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The Resurrection of the Son of God (Christian Origins and the Question of God, Vol. 3) Paperback – March 1, 2003
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About the Author
N.T. Wright is Canon Theologian of Westminster Abbey. He formerly taught at Cambridge, Montreal, and Oxford. His Fortress Press publications include The Climax of the Covenant (1990), The Contemporary Quest for Jesus (2002); and the first two volumes in this widely heralded series: The New Testament and the People of God (1992) and Jesus and the Victory of God (1996).
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Wright sets the stage in the first part of his volume by giving a powerful allegory of a king who commanded his archers to shoot at the sun. With all of their might they attempted to pierce the sun, but in vain. All of their arrows fell short. A few days later, the youngest archer noticed the reflection of the sun upon the still water. With a single shot he shattered the sun. He uses this parable to illustrate the fact that all the arrows of history cannot reach God. However, Wright helps the reader to recognize that there are reflections that must be aimed at throughout history that tell the true story of the resurrection of Jesus.
According to Wright, aiming within the worldview and language of second-Temple Judaism is crucial to hitting the target. While he points his arrows momentarily at other targets outside this scope to better comprehend the historical context, he is careful to focus his direction back on the Jewish aspects that pertain to life after death and the resurrection. Furthermore, Wright shows evidence that the idea of resurrection was incomprehensible within the mindset of pagan cultures. Rather, for many of these ancient peoples, there was no tradition of life after death. Thus for Christianity, the fundamental claim that Jesus rose again from the dead was incoherent and unbelievable.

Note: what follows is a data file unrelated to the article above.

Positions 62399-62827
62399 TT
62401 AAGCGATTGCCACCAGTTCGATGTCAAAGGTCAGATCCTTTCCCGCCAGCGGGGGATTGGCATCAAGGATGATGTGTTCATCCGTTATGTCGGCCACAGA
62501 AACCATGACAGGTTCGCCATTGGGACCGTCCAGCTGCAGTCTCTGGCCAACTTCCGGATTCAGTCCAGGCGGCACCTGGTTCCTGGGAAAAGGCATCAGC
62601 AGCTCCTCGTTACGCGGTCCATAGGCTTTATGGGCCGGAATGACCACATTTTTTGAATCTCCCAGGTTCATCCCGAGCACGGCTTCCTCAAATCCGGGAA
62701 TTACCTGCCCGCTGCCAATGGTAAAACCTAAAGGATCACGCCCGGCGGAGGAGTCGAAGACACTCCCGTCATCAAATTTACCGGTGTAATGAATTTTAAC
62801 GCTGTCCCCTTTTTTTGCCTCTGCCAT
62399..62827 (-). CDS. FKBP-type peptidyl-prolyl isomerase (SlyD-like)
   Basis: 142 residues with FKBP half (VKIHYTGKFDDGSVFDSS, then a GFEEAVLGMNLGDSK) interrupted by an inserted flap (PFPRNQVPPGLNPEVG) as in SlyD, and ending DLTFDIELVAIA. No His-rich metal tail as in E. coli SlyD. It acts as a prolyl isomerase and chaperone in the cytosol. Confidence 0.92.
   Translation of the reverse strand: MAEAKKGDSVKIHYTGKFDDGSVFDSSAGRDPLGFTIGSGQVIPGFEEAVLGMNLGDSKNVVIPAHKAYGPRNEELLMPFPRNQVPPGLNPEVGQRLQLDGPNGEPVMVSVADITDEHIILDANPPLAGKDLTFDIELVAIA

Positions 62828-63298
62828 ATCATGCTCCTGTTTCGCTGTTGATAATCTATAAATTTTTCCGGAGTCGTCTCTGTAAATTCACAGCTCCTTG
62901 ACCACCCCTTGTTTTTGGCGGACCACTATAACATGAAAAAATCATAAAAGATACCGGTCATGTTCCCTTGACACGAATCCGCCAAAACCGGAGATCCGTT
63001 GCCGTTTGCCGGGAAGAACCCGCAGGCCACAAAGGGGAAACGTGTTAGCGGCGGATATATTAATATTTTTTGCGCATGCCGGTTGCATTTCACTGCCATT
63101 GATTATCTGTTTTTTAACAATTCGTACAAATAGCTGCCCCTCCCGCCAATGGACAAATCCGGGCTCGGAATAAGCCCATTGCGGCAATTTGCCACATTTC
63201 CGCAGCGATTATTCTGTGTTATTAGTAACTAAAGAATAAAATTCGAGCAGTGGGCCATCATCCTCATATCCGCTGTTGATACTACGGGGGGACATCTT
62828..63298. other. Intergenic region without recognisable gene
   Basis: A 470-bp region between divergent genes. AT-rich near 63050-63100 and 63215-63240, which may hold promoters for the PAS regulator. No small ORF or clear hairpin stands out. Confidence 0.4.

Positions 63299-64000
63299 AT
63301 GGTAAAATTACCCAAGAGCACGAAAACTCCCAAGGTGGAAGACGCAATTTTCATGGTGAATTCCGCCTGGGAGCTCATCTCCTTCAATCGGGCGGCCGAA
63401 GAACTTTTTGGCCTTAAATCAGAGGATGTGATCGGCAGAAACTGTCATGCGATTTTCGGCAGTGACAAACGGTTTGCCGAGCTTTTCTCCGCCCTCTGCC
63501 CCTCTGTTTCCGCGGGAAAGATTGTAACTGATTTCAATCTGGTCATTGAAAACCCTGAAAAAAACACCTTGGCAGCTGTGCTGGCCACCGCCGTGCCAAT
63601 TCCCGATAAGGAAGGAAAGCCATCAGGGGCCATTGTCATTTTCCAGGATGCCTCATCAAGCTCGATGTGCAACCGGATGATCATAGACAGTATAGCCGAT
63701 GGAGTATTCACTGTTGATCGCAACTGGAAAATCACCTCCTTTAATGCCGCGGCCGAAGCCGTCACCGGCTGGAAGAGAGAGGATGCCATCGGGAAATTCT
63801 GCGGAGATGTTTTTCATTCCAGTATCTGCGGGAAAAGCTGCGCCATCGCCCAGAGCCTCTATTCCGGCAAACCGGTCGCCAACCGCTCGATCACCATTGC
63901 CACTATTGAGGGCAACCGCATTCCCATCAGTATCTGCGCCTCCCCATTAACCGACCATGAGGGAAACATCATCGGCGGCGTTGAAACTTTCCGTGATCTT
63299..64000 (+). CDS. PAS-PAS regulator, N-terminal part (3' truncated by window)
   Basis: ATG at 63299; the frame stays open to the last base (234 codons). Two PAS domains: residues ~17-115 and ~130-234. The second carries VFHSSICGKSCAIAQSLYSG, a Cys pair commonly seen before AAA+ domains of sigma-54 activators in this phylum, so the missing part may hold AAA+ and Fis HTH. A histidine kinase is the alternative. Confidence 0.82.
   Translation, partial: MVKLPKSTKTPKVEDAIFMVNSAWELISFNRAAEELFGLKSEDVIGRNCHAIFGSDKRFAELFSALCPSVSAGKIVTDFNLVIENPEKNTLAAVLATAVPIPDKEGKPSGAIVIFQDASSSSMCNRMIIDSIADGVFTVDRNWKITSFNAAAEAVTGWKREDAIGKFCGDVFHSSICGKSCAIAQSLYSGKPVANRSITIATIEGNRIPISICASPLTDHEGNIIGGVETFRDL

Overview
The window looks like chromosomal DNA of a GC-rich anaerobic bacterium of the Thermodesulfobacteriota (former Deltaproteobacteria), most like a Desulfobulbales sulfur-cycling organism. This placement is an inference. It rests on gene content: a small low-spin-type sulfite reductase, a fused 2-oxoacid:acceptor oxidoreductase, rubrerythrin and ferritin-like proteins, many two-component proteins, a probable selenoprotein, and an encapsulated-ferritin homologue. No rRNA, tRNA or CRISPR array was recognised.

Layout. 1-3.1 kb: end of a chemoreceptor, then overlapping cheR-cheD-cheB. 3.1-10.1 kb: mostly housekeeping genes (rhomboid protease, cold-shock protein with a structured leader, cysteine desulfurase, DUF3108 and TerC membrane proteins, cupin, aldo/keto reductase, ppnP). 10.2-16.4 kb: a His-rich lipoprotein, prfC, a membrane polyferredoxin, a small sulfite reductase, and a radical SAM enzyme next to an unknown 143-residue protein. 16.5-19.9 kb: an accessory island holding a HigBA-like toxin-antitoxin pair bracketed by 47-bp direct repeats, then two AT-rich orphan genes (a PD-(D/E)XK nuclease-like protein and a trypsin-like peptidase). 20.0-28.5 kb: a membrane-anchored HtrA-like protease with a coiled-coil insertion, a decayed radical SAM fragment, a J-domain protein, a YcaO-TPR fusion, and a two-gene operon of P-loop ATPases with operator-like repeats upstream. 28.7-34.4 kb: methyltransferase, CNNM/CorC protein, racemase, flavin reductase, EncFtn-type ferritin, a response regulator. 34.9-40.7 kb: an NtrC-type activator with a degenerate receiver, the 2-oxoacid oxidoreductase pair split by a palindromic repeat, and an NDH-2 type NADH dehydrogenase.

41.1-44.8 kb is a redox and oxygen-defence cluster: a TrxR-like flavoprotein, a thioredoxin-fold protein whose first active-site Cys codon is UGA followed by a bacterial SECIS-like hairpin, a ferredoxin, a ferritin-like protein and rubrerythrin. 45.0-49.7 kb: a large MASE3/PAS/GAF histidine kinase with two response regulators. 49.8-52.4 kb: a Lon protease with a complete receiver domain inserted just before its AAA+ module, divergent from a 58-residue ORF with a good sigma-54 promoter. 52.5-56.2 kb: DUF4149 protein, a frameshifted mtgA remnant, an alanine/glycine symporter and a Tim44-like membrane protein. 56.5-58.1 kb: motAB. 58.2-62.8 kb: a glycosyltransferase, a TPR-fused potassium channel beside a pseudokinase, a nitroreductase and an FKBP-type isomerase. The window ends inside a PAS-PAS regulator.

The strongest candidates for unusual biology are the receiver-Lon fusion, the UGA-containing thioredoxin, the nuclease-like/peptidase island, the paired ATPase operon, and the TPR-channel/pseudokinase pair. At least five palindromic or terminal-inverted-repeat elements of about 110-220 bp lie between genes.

After establishing that a majority of second-Temple Judaism believed in a coming resurrection, Wright devotes two main parts of his text to the resurrection in Pauline correspondence. He wisely unpacks the epistles to the Corinthians, especially chapter fifteen of the first epistle that openly centers on the resurrection. This section transitions from merely a Jewish tradition in a coming resurrection to the resurrection of Jesus. His attention on Paul is intentional and essential to understanding the future hope and doctrine of Christendom.
In part three, Wright reveals how little the Gospels speak of resurrection traditions, outside of the empty tomb of Jesus. Additionally, he examines the other books of the New Testament to see what they say about resurrection. He discovered that there was a sudden rise of a resurrection movement among early Christianity that was turning the world upside down. Moreover, Wright hones in on what happened to this early Christian faith during the second and early third century. He found the same conviction formed and became clearly focused throughout this period of time. Therefore, Wright begs for a historical explanation for such a developing doctrine of the resurrection.
The final parts conclude where many Christians might begin–with the Gospels. He gives an articulate description of the Easter narrative according to each gospel account. As Wright determines, there is no doubt that each of these writers told the story in their own way with their own purpose in mind. But, what is remarkable is that their testimonies were consistent. Even though Wright admits that neither the empty tomb nor the appearances of Jesus in and of themselves proves the resurrection to be true, but together, they present a powerful reason for the development of the early Christian belief.